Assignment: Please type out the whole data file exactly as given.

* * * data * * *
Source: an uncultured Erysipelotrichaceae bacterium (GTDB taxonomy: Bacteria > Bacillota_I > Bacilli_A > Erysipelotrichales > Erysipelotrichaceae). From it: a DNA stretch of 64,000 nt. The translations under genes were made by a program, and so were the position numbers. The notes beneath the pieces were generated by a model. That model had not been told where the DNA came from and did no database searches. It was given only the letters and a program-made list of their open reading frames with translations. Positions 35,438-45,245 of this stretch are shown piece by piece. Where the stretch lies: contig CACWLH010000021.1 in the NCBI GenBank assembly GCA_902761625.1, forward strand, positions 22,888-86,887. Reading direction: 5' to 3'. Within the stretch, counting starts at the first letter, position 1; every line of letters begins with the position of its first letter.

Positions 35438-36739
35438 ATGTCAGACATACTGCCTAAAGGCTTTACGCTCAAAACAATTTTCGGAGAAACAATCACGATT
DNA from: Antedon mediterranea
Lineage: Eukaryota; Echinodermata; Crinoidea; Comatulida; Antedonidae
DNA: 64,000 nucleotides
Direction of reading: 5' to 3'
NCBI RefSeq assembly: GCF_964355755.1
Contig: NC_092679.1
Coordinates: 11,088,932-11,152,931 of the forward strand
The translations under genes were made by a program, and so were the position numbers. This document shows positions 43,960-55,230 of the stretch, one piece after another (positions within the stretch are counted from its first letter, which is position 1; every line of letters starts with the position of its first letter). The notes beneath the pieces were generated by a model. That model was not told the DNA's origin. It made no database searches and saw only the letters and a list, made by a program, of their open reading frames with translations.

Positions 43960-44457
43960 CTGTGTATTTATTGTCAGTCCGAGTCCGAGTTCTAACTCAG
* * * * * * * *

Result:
Source: an uncultured Erysipelotrichaceae bacterium (GTDB taxonomy: Bacteria > Bacillota_I > Bacilli_A > Erysipelotrichales > Erysipelotrichaceae). From it: a DNA stretch of 64,000 nt. The translations under genes were made by a program, and so were the position numbers. The notes beneath the pieces were generated by a model. That model had not been told where the DNA came from and did no database searches. It was given only the letters and a program-made list of their open reading frames with translations. Positions 35,438-45,245 of this stretch are shown piece by piece. Where the stretch lies: contig CACWLH010000021.1 in the NCBI GenBank assembly GCA_902761625.1, forward strand, positions 22,888-86,887. Reading direction: 5' to 3'. Within the stretch, counting starts at the first letter, position 1; every line of letters begins with the position of its first letter.

Positions 35438-36739
35438 ATGTCAGACATACTGCCTAAAGGCTTTACGCTCAAAACAATTTTCGGAGAAACAATCACGATT
DNA from: Antedon mediterranea
Lineage: Eukaryota; Echinodermata; Crinoidea; Comatulida; Antedonidae
DNA: 64,000 nucleotides
Direction of reading: 5' to 3'
NCBI RefSeq assembly: GCF_964355755.1
Contig: NC_092679.1
Coordinates: 11,088,932-11,152,931 of the forward strand
The translations under genes were made by a program, and so were the position numbers. This document shows positions 43,960-55,230 of the stretch, one piece after another (positions within the stretch are counted from its first letter, which is position 1; every line of letters starts with the position of its first letter). The notes beneath the pieces were generated by a model. That model was not told the DNA's origin. It made no database searches and saw only the letters and a list, made by a program, of their open reading frames with translations.

Positions 43960-44457
43960 CTGTGTATTTATTGTCAGTCCGAGTCCGAGTTCTAACTCAG